"'Romy and Michele' was not for him, 'Friends' has not enough action…'" The zany "Hotel" was "really fun to shoot," says Lisa. "Kevin Dillon is hilarious. And I love Emma Roberts. I think she is so good."
Kudrow has several other projects on the way — including the youth musical "Bandslam" in which she costars with Vanessa Hudgens, Scott Porter, Alyson Michalka and Gaelan Connell, and the forthcoming indie drama "Powder Blue" with Forest Whitaker, Jessica Biel, Patrick Swayze, Ray Liotta and Kris Kristofferson. The latter is writer-producer-director Timothy Linh Bui's tale set in the seamy underbelly of Los Angeles on Christmas Eve.
"I play this waitress who's one of the people who is actually trying to be healthy," Lisa says.
Now, says the actress, whose credits include voicing a grizzly bear in the 2001 "Dr. Dolittle 2," "I would really love to do a voice in an animated movie."
OUT OF THE ASHES: Butch Walker, who's known for producing hit songs for Avril Lavigne, Katy Perry, Pink and Fall Out Boy, lost all of his possessions last year when his house burnt to the ground during the Malibu wildfires. The musician/producer tells us the experience led to his newest album, "Sycamore Meadows," which just hit stores. "It's 12 songs of me having a lot of things to get off my chest after last year's cleaning of the house, so to speak. It was sad. You can't help but be disgusted by all of the things you lost," he says of the destruction.
But it also evoked some much-needed creativity. "I wasn't inspired to write much before the fire. I felt like I had hit a wall of complacency," notes Walker. "When that happened, I definitely wasn't complacent anymore. I felt like I had a lot to talk about. I was very emotional, obviously, and it helps with writing songs that are more heartfelt."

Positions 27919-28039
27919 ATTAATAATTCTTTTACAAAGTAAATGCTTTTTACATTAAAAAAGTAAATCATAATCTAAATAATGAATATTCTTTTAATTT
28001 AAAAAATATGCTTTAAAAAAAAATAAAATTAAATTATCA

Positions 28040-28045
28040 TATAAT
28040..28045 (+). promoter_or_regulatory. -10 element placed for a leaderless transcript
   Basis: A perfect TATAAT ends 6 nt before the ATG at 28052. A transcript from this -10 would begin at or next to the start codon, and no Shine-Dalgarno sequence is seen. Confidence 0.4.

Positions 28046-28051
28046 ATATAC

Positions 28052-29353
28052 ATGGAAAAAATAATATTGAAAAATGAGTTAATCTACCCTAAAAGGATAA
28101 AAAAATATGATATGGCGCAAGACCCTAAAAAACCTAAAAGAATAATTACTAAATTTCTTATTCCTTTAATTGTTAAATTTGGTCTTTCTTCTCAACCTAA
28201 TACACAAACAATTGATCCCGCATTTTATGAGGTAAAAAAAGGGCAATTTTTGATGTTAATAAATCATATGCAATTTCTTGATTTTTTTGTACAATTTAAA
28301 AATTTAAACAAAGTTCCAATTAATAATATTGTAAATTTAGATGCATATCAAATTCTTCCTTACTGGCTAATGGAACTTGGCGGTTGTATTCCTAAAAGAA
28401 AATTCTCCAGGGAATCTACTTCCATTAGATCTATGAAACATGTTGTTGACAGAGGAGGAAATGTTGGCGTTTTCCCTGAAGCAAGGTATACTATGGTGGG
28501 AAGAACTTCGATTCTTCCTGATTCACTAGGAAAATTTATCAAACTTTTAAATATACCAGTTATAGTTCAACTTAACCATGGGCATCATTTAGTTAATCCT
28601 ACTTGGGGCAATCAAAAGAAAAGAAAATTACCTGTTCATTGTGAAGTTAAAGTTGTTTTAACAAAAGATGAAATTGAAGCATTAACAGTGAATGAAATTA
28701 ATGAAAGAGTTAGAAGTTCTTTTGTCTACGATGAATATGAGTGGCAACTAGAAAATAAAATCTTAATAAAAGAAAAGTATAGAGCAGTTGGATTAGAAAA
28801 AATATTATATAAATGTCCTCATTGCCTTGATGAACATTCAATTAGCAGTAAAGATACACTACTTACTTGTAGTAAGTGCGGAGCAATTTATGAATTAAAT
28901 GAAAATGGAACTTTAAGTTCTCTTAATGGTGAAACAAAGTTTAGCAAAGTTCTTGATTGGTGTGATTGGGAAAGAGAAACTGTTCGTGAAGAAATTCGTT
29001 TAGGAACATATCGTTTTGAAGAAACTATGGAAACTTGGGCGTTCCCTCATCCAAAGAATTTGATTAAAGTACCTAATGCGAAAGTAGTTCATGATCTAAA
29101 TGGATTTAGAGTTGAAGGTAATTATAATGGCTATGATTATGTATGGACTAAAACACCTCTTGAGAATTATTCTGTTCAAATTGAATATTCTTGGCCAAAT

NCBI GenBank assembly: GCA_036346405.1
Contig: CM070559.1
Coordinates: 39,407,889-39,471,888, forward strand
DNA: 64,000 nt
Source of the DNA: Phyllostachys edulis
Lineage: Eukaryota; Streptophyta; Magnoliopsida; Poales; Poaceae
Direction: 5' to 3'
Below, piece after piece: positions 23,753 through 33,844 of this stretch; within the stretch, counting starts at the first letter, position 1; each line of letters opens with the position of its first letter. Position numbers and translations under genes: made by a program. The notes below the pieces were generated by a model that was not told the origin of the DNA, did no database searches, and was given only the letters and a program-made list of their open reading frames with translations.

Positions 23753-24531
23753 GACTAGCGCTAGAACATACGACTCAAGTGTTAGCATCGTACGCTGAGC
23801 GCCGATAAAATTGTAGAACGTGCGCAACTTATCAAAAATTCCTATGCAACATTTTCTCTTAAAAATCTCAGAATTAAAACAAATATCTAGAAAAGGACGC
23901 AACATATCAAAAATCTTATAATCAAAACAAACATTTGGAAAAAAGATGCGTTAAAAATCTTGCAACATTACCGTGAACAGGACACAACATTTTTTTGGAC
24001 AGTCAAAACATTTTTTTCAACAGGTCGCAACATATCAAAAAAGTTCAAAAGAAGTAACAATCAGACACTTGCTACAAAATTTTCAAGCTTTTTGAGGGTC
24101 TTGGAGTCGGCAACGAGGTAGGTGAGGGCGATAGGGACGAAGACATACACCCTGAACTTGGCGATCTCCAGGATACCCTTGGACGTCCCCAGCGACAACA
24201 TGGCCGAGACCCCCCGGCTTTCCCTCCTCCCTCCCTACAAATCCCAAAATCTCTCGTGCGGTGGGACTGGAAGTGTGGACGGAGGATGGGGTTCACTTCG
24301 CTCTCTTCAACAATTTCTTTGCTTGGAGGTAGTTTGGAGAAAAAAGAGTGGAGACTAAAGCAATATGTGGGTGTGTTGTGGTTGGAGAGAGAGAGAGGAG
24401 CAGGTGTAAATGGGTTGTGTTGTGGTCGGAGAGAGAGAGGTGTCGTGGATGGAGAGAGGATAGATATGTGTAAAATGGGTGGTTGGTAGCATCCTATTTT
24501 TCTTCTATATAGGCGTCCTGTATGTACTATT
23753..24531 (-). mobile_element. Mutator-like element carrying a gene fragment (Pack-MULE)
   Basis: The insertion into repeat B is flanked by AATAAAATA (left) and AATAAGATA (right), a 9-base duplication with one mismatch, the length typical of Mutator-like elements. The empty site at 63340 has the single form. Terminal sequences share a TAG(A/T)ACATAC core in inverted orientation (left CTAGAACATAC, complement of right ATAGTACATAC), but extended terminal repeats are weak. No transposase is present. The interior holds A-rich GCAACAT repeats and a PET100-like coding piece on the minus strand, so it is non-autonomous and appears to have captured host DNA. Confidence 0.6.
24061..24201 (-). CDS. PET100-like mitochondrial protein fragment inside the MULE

Walker tells us he's been able to look on the bright side thanks in part to Red Hot Chili Peppers' guitarist Flea, who actually owned the home. "It was a rotten deal for both of us. He technically still owned the house, but he hadn't lived there for a year so he didn't have anything in it." Walker had a contract to buy the home, but had not yet done so, and thus had no homeowner's insurance, "so that made it a lot tougher of a loss financially," he notes.
Flea "was a good sport about it. We both walked away from it going, 'Well, that's that. Carry on.' He was more than helpful with the financial trauma. He also helped in seeing the good side. It's sort of a relief to know you don't have all this stuff anymore. It lifts this weight of responsibility off of you."
A DIFFERENT ROLE: Reality TV's queen of mean, Omarosa Manigault-Stallworth, who earlier this year appeared in "The Celebrity Apprentice," says she's having a ball doing television these days, but there are times she thinks about one of her previous professions. "I used to be a journalist. I miss writing," she admits. "There's something great about capturing the news and bringing it to the people."
With reports by Emily Feimster.
To find out more about Marilyn Beck and Stacy Jenel Smith and read their past columns, visit the Creators Syndicate Web page at www.creators.com.
COPYRIGHT 2008 MARILYN BECK AND STACY JENEL SMITH